To mark the spot where the bend needs to be, I draw two marks and set the distance between the two based on the length of tubing I want to bend. So for a standard 90-degree bend I will do about double the diameter of the tube, for example 26mm spacing for 13mm tubing.

(Image credit: Tom's Hardware)

When doing more exotic bends that are closer to 180 degrees, you will need to heat up a larger area, but it really depends on the specific case or bend, and some trial and error might be needed to get the right result.

Having done that, it’s time to take out the heat gun. Put it on the table facing upwards, and hold the tube above it, constantly turning it and moving it left and right, always staying within the two marks you did.

(Image credit: Tom's Hardware)

If you did it right, the two marks will be at both ends of the corner radius, or just about there. This will also help you get a wider or tighter radius on the same 90-degreebend, once you get more confident with the process.

(Image credit: Tom's Hardware)

When do you know the tube is ready to be bent? There are a few signs that can prevent you from wasting a perfectly good piece of tubing. When you bend a tube that’s not hot enough, you will potentially stress the area and cause stretching, which will leave a kink in the inner corner and slightly deform the outer corner, as in the photo:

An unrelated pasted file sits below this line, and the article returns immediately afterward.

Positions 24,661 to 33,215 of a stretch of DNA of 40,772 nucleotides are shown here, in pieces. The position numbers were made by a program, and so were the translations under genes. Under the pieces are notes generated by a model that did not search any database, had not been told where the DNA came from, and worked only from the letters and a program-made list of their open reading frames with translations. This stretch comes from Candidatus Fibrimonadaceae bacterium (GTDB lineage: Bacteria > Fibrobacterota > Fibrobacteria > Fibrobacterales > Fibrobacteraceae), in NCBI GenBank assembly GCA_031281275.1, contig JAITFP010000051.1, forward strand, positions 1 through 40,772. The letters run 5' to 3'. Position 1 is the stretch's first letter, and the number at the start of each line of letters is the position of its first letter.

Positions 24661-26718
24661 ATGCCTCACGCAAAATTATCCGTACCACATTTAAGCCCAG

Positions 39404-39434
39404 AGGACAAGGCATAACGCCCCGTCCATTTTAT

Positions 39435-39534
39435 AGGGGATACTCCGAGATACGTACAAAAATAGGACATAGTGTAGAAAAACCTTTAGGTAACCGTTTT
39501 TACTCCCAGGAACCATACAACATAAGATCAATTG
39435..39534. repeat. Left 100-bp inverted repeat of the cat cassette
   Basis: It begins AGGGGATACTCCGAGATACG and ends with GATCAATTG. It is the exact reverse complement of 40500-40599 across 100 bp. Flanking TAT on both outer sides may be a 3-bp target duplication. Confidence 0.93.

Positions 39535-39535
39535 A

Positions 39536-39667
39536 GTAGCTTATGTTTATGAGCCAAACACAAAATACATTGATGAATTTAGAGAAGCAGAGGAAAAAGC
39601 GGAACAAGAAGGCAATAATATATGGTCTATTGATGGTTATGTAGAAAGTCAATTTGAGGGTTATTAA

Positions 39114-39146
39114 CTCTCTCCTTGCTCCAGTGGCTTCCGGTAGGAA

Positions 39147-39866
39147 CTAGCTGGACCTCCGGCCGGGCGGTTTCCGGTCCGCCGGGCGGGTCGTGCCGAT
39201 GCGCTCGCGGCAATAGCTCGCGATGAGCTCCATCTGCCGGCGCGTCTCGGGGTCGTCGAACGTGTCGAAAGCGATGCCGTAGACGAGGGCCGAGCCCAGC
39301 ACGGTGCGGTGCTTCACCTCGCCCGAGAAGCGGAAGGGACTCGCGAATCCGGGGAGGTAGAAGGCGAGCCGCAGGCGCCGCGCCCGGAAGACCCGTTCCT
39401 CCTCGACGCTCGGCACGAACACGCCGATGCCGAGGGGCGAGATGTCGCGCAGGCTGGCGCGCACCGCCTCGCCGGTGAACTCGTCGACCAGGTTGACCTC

(Image credit: Tom's Hardware)

On the other hand, if too much heat is added, the tube will develop bubbles that could potentially be harmful to the integrity of the tube, which is worse than just looking ugly.

(Image credit: Tom's Hardware)

You know it’s time to go ahead and bend it when it will tend to bend under its own weight, so no force should be needed to shape it. Here’s how a proper bend looks:

(Image credit: Tom's Hardware)

Compared with the previous one:

(Image credit: Tom's Hardware)

Cutting the Tubes

Go through the bending process before the cutting one, because it will give you more room for error. A longer tube will be usable when trimmed down to the right length, while a tube that's  too short will be useless.

When I make the bends, I always leave extra length on both ends of the tube, so that I can then go ahead and trim them down.

After having marked the cut, proceed with your preferred method.